Chapter

Empiricism and Scientific Methodology

Bas C. van Fraassen

in The Scientific Image

Published in print December 1980 | ISBN: 9780198244271
Published online November 2003 | e-ISBN: 9780191597473 | DOI: http://dx.doi.org/10.1093/0198244274.003.0004

Series: Clarendon Library of Logic and Philosophy

 Empiricism and Scientific Methodology

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Scientific theories do much more than answer empirical questions. This can be understood along empiricist lines only if those other aspects are instrumental for the pursuit of empirical strength and adequacy, or serving other aims subordinate to these. This chapter accordingly addresses four main questions: (1) Does the rejection of realism lead to a self‐defeating scepticism? (2) Are scientific methodology and experimental design intelligible on any but a realist interpretation of science? (3) Is the ideal of the unity of science, or even the practice of using distinct theories in conjunction, intelligent on an empiricist view? (4) What sense can an empiricist position accord to those theoretical virtues––such as simplicity, coherence, explanatory power––that are not reducible to empirical strength or adequacy? The answers to these questions rely strongly on the pragmatics of scientific inquiry, and advocate a ‘Clausewitz doctrine’ of experimentation as a continuation of theorizing by other means.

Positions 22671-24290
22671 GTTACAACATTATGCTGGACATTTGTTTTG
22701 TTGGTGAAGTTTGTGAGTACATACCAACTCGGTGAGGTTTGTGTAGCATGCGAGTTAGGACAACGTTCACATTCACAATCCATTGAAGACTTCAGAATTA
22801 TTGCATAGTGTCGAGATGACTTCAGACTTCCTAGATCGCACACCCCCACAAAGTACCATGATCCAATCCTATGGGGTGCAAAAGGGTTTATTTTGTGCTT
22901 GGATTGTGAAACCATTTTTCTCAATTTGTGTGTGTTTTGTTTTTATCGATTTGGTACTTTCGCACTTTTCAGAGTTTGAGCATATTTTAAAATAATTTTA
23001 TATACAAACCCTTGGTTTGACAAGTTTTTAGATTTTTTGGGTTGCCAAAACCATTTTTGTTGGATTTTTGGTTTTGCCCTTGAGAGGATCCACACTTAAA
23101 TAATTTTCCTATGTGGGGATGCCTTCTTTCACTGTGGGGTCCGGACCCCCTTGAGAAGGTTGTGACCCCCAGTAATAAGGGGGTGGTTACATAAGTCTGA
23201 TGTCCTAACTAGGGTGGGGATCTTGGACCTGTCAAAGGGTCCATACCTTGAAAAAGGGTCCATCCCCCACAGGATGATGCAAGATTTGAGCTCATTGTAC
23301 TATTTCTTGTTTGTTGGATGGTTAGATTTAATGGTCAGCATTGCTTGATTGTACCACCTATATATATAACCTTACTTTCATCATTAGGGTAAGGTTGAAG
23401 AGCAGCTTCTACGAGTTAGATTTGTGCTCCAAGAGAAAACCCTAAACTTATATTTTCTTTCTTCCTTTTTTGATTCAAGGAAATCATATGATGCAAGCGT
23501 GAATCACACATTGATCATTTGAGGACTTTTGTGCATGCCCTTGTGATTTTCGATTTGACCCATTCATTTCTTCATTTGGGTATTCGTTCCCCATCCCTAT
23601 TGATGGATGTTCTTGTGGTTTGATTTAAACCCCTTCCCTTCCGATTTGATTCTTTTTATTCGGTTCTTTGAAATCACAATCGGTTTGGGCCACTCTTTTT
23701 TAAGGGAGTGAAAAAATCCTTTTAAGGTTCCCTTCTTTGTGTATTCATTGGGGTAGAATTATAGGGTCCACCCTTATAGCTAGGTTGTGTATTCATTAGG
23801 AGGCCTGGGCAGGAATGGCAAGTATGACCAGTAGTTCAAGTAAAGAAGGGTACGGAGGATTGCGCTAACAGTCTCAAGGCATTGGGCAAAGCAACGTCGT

Keywords: Clausewitz doctrine of experimentation; coherence; empirical strength; experimental design; explanatory power; methodology; realism; scientific methodology; simplicity; skepticism; theoretical virtues; unity of science

Chapter.  10883 words. 

Subjects: Philosophy of Science

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